John Baldessari and Cao Fei for the 40th anniversary of the BMW Art Car Collection.
The tradition of the BMW Art Car series will be continued with the BMW M6 GT3. On November 19, BMW’s Ian Robertson announced the next BMW Art Car collaboration at the Solomon R. Guggenheim Museum in New York. Following commissions by Jenny Holzer (1999), Olafur Elíasson (2007) and Jeff Koons (2010), the BMW Art Car series will now be continued.
On the occasion of the series’ 40th anniversary, a jury of distinguished museum directors and curators chose two internationally renowned artists to design one car each. Chinese artist Cao Fei (*1978) and American artist John Baldessari (*1931) will be the youngest and the oldest artist represented in the collection respectively.
With their commitment Cao Fei and John Baldessari will be joining the ranks of renowned artists such as Alexander Calder, Frank Stella, Roy Lichtenstein, Andy Warhol, Robert Rauschenberg and David Hockney.
Both artists will create a BMW M6 GT3 in the coming year. The newly-designed vehicles will then be presented in museums in 2017, while also having to prove themselves on the racetrack.
“On the occasion of the 40th anniversary of the BMW Art Car Collection, it is time to look ahead. The collection is the embodiment of the cultural commitment of the BMW Group – its vehicles stand for the combination of cutting-edge technology and inspiring art. We are very proud to expand the series with two works by such renowned artists,” said Ian Robertson during the presentation.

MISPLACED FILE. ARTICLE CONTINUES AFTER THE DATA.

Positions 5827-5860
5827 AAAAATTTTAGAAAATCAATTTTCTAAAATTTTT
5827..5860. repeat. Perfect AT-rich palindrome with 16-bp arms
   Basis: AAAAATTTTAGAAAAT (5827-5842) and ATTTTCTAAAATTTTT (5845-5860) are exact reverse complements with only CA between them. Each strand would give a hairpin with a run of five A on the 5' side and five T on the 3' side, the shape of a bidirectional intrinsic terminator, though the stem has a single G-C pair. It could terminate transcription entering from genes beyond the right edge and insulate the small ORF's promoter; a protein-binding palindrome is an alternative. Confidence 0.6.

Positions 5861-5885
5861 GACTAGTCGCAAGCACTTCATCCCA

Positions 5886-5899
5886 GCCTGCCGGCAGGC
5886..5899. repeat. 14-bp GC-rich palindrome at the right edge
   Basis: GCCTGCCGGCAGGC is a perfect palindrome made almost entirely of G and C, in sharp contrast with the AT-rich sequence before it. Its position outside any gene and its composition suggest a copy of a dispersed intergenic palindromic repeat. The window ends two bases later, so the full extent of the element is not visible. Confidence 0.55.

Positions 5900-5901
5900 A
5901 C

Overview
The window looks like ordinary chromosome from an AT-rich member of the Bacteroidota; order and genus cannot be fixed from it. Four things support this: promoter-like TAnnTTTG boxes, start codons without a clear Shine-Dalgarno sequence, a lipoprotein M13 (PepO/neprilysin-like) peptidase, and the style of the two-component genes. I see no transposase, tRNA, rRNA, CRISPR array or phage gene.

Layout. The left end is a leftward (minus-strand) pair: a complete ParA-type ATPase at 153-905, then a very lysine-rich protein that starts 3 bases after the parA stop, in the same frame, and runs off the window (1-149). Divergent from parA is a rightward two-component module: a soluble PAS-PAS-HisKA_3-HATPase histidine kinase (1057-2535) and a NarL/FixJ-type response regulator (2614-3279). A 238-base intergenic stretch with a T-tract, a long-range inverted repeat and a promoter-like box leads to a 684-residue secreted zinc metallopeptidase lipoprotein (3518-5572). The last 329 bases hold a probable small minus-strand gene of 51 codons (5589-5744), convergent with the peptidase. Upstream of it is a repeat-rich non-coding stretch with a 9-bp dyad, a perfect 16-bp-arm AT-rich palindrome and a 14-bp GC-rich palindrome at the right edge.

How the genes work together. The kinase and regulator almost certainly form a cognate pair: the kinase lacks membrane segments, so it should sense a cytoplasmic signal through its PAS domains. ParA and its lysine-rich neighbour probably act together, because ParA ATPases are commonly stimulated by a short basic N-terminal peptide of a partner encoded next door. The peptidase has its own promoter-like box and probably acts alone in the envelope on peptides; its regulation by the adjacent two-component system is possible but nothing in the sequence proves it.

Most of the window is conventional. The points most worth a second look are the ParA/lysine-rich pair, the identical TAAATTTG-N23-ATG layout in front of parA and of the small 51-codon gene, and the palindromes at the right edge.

“I’m thrilled to be able to join the magnificent list of BMW Art Car artists. Acceleration, a concept that reminds me of my desire for speed as a runner during the Young Pioneers days, is deeply connected to the entangled contemporary relationships between velocity, energy, and the country,” said Cao Fei.
“I was honored to have many of my respected peers recommend me as a BMW Art Car artist. Creating art that exists outside of a museum is important to me, and should be a goal for all artists. This will definitely be my fastest artwork yet,” added John Baldessari.
The experts who conducted the judging were Richard Armstrong, Director, Solomon R. Guggenheim Museum (New York), Chris Dercon, Director, Tate Modern (London), Juan Gaitán, Director, Museo Tamayo Arte Contemporáneo (Mexico City), Gabriele Horn, Director, KWInstitute of Contemporary Art (Berlin), Udo Kittelmann, Director, Nationalgalerie Staatliche Museen zu Berlin, Dr. Matthias Mühling, Director, Städtische Galerie im Lenbachhaus (Munich), Hans Ulrich Obrist, Co-Director, Serpentine Gallery (London), Shwetal A. Patel, Kochi-Muziris Biennale (India), Beatrix Ruf, Director, Stedelijk Museum (Amsterdam), Bisi Silva, Director, The Centre for Contemporary Art (Lagos), Philip Tinari, Director, Ullens Center for Contemporary Art (Bejing) and Adam D. Weinberg, Director, Whitney Museum of American Art (New York).
Since 1975 artists from the world over have been creating Art Cars on the basis of contemporary BMW automobiles. The collection was inaugurated when French race car driver and art aficionado Hervé Poulain in collaboration with the then BMW Motorsport Director Jochen Neerpasch asked his artist friend Alexander Calder to design a car. The result was a BMW 3.0 CSL, which in 1975 was raced at the 24 Hours of Le Mans and became an instant favourite with the spectators: the BMW Art Car Collection was born. In 2010, the most recent addition to the series, a car designed by Jeff Koons, was introduced at the Centre Pompidou in Paris. BMW Art Cars are not only on display in their home town at BMW’s museum in Munich, they also travel internationally to exhibitions and museums in Asia, Europe and North America. 2014 saw the first comprehensive publication on the collection.